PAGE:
Instead, Purple Leader says, “Hey, lets all vote for P1, P2, P3, P4, and P5.” The Purples all go along with this. So those five works receive 200 votes each, and the others zero. Now the final ballot will be entirely Purple! The minority, by being more organized, runs the table. The Purples don’t cheat; neither have they suddenly become a majority. They simply have a more effective strategy, considered solely in terms of getting Purple on the ballot.
The second reason political parties are powerful is that they provide a shorthand for marginal voters. I do this myself: “I have no idea who to vote for in this City Council election, but I normally prefer Democrats, so I’m going to vote for their candidates.” This makes it easier for me to vote, and therefore more likely for me to vote.
We saw both of these dynamics in the 2015 Hugo nomination election. People who normally didn’t pay attention were motivated to vote because they could vote the slate without any further thought, and the existence of the slate focused their votes to make them even more effective.
Normally, this is all good and why we generally like political parties. We don’t in this case because of a divergence between the purpose of the parties and the purpose of the Hugos. In a normal political election, the parties are strongly correlated with the issues of the election. So when we choose to vote for the Republican party, we are choosing a set of policies that a Labour government can be reasonably expected to follow. The Hugos are different. The election is supposed to choose works based on overall quality, but the parties are choosing works based on some moral/ethical/political philosophy. Elizabeth Bear touched on this. So what is normally a good thing — a political party — becomes a bad thing.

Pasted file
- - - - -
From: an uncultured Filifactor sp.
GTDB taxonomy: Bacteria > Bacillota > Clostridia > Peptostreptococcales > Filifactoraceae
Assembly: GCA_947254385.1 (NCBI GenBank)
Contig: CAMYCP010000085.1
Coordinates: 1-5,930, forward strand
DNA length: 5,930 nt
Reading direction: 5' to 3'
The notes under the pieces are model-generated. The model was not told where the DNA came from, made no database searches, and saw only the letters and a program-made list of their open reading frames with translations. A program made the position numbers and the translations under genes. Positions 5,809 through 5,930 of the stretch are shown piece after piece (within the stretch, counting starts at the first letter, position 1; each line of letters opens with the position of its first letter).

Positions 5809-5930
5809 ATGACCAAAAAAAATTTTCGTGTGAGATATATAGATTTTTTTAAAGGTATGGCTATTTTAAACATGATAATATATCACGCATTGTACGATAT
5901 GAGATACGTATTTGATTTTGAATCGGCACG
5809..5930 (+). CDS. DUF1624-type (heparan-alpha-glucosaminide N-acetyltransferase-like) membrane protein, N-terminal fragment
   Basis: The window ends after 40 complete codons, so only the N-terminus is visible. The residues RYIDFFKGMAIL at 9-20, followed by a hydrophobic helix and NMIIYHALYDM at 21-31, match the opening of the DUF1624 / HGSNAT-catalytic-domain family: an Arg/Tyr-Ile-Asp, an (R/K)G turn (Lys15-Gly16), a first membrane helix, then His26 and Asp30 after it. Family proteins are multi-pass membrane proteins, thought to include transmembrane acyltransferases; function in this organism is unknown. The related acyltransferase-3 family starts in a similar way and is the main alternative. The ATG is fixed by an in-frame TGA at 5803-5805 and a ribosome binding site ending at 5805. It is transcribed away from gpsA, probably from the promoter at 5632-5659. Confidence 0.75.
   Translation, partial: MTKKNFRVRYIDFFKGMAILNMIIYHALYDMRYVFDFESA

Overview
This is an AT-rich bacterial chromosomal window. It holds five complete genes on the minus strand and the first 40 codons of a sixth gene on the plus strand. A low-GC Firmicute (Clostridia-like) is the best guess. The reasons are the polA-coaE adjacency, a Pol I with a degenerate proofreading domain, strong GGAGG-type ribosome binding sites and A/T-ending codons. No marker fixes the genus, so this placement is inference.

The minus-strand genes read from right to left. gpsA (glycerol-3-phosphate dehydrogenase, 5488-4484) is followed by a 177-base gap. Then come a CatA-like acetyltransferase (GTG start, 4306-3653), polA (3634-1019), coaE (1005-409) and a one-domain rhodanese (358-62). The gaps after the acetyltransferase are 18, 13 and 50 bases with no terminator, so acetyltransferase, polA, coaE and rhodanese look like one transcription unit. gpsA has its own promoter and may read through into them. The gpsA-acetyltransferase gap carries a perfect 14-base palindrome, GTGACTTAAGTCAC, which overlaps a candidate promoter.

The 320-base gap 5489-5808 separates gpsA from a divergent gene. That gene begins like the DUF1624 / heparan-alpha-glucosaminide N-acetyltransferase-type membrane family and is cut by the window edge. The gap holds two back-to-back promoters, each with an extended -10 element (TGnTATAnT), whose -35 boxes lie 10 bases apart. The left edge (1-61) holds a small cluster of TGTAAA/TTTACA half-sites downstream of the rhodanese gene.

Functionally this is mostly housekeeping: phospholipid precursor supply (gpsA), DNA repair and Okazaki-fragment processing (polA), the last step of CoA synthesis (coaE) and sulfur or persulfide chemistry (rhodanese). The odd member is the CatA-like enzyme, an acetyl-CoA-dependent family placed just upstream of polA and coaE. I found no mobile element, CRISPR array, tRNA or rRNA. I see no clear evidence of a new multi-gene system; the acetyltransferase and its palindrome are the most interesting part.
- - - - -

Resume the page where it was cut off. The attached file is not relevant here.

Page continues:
Of course, one way to fight a political party is with a rival political party. Many people expect rival slates to appear next year, and for the Hugos to forever be a battle of slates, which means that the Hugos will be a battle of ideologies rather than a referendum on the quality of fiction.